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Sequences and series

Patterns, Sequences, Arithmetic & geometric progression
by

Tejaswi Shitole

on 2 February 2014

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Transcript of Sequences and series

Patterns, Sequences, A.P. & G.P.
Contents
What are patterns, sequences and series?
What are arithmetic progressions?
General term of an A.P.
Sum of n terms of an A.P.
Examples from daily life situations
What are geometric progressions?
General terms of a G.P.
Examples of G.P. from real life situations
A few more examples
Videos
Sources
What are patterns, sequences and series?
A pattern is a type of theme of recurring events or objects, sometimes referred to as elements of a set of objects.

- It is the arrangement of numbers in a definite order according to some rule.
For example, take the numbers
1, 3, 5, 7, 9, . . . .
Here, we seem to have a rule. We have a sequence of odd numbers
A series is a sum of the terms in a sequence. If there are n terms in the sequence and we evaluate the sum then we often write Sn for the result, so that
Sn = u1 + u2 + u3 + . . . + un .
A geometric progression, or GP, is a sequence where each new term after the first is obtained by multiplying the preceding term by a constant r, called the common ratio.
If the first term of the sequence is a then the geometric progression is
a, ar, a x rsquare, a x r cube, . . .
where the nth term is a x r to the power of n-1.
Examples:
1) 2, 6, 18, 54, . . . .
Here, each term in the sequence is 3 times the previous term.
2) 1, −2, 4, −8, . . . ,
each term is −2 times the previous term.
A few more examples
Sources
http://www.mathcentre.ac.uk/resources/uploaded/mc-ty-apgp-2009-1.pdf
Google Images
purplemath.com
R.D. Sharma
http://www.ilovemaths.com/3apsum.asp

Patterns in Nature
Patterns in Architecture
Which term of the A.P. 3,8,13 …is 78?

Solution: Here an = a + (n – 1) d = 78

a= 3, d = 8- 3 = 5

Therefore,

3 + (n -1) (5) = 78

(n-1) * 5 = 78 – 3 = 75

n – 1 = 75/5 = 15

n = 15 + 1 = 16

Hence 16th term (sixteenth term) is 78.
Find the tenth term and the n-th term of the following sequence:
1/2, 1, 2, 4, 8,...

The differences don't match: 2 – 1 = 1, but 4 – 2 = 2. So this isn't an arithmetic sequence. On the other hand, the ratios are the same: 2 ÷ 1 = 2, 4 ÷ 2 = 2, 8 ÷ 4 = 2. So this is a geometric sequence with common ratio r = 2 and a = 1/2. To find the tenth and n-th terms, I can just plug into the formula an = ar to the power (n – 1):

an = (1/2) 2 to the power of n–1
a10 = (1/2) 2 to the power of 10–1 = (1/2) 2 to the power of 9 = (1/2)(512) = 256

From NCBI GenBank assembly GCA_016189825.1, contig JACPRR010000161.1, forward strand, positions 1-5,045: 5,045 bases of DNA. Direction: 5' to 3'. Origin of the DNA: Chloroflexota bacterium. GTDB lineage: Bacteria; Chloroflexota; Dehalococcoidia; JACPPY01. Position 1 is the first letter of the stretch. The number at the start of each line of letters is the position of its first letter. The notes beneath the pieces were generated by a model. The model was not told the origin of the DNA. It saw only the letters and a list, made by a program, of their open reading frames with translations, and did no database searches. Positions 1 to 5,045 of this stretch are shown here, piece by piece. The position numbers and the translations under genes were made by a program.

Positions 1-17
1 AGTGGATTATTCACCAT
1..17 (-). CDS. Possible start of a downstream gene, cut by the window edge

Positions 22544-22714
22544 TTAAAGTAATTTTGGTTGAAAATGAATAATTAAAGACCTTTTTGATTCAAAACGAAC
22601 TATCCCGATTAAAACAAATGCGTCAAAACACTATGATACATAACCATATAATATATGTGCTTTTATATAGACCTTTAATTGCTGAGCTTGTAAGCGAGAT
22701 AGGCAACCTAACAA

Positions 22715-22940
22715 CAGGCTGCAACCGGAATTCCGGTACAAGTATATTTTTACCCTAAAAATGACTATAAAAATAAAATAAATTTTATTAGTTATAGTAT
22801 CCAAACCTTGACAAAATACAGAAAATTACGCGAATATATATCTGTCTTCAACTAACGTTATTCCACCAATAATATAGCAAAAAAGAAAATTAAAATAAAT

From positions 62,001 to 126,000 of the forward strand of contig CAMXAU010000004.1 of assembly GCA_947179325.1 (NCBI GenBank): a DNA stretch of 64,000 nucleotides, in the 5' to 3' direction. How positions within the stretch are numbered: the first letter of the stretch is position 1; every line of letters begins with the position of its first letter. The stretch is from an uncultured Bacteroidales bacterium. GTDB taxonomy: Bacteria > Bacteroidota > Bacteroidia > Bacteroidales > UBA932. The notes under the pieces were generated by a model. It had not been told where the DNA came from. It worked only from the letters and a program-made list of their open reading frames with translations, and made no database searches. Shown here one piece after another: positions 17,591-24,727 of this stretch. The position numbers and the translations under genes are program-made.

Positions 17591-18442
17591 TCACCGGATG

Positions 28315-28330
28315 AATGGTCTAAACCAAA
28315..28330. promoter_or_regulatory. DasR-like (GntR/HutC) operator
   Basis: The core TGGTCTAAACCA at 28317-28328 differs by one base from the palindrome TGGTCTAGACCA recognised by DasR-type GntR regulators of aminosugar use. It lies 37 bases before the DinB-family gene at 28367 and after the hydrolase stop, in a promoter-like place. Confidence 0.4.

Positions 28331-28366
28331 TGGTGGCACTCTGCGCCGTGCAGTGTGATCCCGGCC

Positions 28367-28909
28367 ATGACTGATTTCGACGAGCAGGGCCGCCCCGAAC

Find the n-th term and the first three terms of the arithmetic sequence having a6 = 5 and d = 3/2.

The n-th term of an arithmetic sequence is of the form an = a + (n – 1)d. In this case, that formula gives me a6 = a + (6 – 1)(3/2) = 5. Solving this formula for the value of the first term of the sequence, I get a = –5/2.
Then:
a1 = –5/2, a2 = –5/2 + 3/2 = –1, a3 = –1 + 3/2 = 1/2,
and an = –5/2 + (n – 1)(3/2)
Find the n-th term and the first three terms of the arithmetic sequence having a4 = 93 and a8 = 65.

Since a4 and a8 are four places apart, then I know from the definition of an arithmetic sequence that a8 = a4 + 4d. Using this, I can then solve for the common difference d:
65 = 93 + 4d
–28 = 4d
–7 = d
Also, I know that a4 = a + (4 – 1)d, so, using the value I just found for d, I can find the value of the first term a:

93 = a + 3(–7)
93 + 21 = a
114 = a

Once I have the value of the first term and the value of the common difference, I can plug-n-chug to find the values of the first three terms and the general form of the n-th term:

a1 = 114, a2 = 114 – 7 = 107, a3 = 107 – 7 = 100

an = 114 + (n – 1)(–7)
Find the n-th and the 26th term of the geometric sequence with a5 = 5/4 and a12 = 160.
These two terms are 12 – 5 = 7 places apart, so, from the definition of a geometric sequence, I know that a12 = ( a5 )( r7 ). I can use this to solve for the value of the common ratio r:

160 = (5/4)(r7)
128 = r7
2 = r

Since a5 = ar4, then I can solve for the value of the first term a:

5/4 = a(24) = 16a
5/64 = a

Once I have the value of the first term and the value of the common ratio, I can plug each into the formulas, and find my answers:

an = (5/64)2(n – 1)

a26 = (5/64)(225) = 2 621 440
Find the sum of 1 + 5 + 9 + ... + 49 + 53.